FIGURE 2: Comparison of current study with 2003 European study.


The 199 participants represented a substantial proportion of the average monthly attendance at the clinic. The majority of participants were black and isiZulu-speaking, which represents the demographics of the population served by this combination hospital. Many participants were unemployed, which may affect their ability to access treatment regularly. Of concern was the over 50% of participants receiving disability grants, despite epilepsy being a managed condition enabling people to work if they take appropriate medication. This suggests that either control is so poor that patients are unable to work, that stigma makes it difficult for patients with epilepsy to find work, or that health care practitioners fill in disability grant forms more for social than for medical reasons. With high levels of unemployment in South Africa and the type of work available to PWE often being restricted,14 obtaining a disability grant may be a more attractive option than looking for work. Future research could explore why so many patients receive social grants, and their effect on adherence, seizure control, and clinic attendance on this vulnerable population.

Education levels were generally low, and whilst the regression model showed a correlation between level of education and medical knowledge, the number of people in this category was small and the type of post-school education unknown. This finding is in contrast to a study amongst black African university students in South Africa, which showed no association between a higher level of education and correct knowledge about epilepsy.15 The study indicated that the students had limited knowledge regarding epilepsy, with the participants believing that a PWE is a witch or wizard, recommending that they be isolated for the safety of others.15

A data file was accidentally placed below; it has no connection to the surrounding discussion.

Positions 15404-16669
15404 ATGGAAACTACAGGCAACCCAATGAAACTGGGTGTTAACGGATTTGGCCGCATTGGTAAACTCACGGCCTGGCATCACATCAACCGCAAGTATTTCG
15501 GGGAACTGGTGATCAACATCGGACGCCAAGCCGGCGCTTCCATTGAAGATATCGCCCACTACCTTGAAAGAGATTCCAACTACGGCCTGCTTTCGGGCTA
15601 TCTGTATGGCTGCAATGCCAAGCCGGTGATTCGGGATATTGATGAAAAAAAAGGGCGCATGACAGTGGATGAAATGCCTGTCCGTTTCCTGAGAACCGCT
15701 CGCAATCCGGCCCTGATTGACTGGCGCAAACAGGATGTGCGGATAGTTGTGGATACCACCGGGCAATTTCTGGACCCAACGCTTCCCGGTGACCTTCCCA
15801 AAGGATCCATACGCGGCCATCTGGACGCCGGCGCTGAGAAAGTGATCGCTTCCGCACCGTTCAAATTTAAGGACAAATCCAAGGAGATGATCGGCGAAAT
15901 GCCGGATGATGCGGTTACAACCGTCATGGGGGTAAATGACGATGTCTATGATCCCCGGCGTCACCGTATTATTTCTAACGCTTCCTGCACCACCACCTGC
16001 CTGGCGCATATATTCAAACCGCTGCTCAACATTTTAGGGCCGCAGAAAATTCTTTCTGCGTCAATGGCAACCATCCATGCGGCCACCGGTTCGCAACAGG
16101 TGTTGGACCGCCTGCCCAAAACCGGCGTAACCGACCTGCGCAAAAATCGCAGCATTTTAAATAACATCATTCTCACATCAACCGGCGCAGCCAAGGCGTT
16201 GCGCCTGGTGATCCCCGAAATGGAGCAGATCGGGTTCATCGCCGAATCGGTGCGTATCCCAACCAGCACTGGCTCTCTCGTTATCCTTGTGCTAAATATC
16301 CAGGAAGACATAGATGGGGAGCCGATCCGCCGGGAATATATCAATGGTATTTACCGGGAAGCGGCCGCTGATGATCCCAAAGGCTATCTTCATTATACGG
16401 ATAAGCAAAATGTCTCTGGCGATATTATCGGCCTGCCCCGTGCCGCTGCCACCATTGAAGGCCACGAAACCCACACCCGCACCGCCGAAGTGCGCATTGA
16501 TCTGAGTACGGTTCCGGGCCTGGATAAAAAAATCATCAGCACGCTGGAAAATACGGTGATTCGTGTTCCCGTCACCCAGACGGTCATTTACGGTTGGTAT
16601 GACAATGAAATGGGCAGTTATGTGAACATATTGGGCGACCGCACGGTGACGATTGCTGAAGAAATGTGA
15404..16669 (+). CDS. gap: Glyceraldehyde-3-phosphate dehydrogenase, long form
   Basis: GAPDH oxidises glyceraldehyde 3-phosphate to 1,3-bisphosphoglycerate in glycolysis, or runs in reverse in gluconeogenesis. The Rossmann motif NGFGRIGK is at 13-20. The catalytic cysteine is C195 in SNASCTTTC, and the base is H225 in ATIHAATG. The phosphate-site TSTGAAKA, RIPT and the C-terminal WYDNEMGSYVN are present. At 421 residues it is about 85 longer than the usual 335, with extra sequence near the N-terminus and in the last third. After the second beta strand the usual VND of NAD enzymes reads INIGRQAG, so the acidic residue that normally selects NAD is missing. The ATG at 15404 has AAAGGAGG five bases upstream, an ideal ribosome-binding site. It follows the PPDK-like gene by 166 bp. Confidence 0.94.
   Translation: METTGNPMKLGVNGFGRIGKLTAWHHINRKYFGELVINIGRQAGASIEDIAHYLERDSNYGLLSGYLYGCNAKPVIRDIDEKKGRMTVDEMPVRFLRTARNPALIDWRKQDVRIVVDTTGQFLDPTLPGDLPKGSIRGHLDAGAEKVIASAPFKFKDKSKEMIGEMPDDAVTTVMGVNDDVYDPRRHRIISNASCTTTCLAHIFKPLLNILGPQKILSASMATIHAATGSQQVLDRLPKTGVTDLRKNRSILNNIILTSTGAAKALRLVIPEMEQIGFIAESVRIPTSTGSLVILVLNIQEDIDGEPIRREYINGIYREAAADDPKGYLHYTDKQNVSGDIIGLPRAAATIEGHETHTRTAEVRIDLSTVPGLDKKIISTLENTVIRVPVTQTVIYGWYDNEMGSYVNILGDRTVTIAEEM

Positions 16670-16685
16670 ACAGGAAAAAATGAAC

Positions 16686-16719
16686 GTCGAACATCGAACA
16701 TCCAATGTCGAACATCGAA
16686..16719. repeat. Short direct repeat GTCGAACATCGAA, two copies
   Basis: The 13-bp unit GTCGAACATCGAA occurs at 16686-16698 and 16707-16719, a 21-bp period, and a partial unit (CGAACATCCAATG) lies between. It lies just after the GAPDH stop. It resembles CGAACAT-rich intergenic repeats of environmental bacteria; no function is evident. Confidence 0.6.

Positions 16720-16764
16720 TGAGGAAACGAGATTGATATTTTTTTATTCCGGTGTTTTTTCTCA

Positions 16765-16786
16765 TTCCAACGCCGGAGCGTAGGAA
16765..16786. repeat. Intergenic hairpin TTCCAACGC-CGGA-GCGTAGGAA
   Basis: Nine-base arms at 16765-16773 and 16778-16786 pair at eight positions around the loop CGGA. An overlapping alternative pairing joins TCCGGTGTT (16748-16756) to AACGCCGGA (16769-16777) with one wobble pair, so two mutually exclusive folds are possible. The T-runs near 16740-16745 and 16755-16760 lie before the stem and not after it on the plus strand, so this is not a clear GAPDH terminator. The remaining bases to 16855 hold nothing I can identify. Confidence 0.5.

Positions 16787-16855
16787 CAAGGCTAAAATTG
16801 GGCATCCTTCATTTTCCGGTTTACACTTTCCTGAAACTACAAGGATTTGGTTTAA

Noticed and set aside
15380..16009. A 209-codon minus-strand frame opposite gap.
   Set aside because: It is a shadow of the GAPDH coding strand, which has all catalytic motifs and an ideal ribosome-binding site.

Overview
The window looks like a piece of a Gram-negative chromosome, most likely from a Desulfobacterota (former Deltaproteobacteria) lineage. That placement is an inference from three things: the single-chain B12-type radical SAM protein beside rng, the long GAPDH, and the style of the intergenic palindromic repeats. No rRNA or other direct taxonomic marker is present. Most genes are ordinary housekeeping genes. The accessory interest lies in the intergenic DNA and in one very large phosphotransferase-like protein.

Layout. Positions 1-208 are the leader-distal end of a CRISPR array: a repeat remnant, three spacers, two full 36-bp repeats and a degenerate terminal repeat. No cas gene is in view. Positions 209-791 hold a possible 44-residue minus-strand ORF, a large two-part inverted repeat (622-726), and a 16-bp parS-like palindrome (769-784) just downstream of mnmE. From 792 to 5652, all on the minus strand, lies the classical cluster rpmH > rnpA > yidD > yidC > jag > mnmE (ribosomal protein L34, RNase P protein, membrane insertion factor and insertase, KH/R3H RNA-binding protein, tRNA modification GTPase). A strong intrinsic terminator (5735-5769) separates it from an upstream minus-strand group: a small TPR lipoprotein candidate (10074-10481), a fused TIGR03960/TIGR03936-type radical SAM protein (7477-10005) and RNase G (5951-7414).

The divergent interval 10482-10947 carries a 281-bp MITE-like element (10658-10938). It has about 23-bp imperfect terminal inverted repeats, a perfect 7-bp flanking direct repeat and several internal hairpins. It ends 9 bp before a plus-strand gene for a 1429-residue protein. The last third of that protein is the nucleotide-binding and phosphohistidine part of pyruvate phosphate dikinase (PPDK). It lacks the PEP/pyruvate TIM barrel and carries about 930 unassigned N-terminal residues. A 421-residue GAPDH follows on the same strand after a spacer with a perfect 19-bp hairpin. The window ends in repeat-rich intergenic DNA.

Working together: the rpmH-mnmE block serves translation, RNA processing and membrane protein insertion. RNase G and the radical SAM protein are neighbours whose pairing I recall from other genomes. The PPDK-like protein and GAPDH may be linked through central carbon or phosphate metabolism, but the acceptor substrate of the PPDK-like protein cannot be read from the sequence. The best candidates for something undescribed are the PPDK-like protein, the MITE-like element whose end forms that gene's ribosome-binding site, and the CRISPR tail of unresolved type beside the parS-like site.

As most participants had suffered with epilepsy for more than a year (98%), their knowledge regarding the condition would be expected to be good, as they would have had access to education about the disease during their regular visits to the epilepsy clinic for follow-up. It was encouraging that most knew that epilepsy is associated with abnormal electrical activity in the brain, which is in contrast to an Ethiopian study where only a quarter of participants had the correct knowledge about the causes of epilepsy.16 However, it was of concern that most respondents in this study believed that seizures always result in brain damage.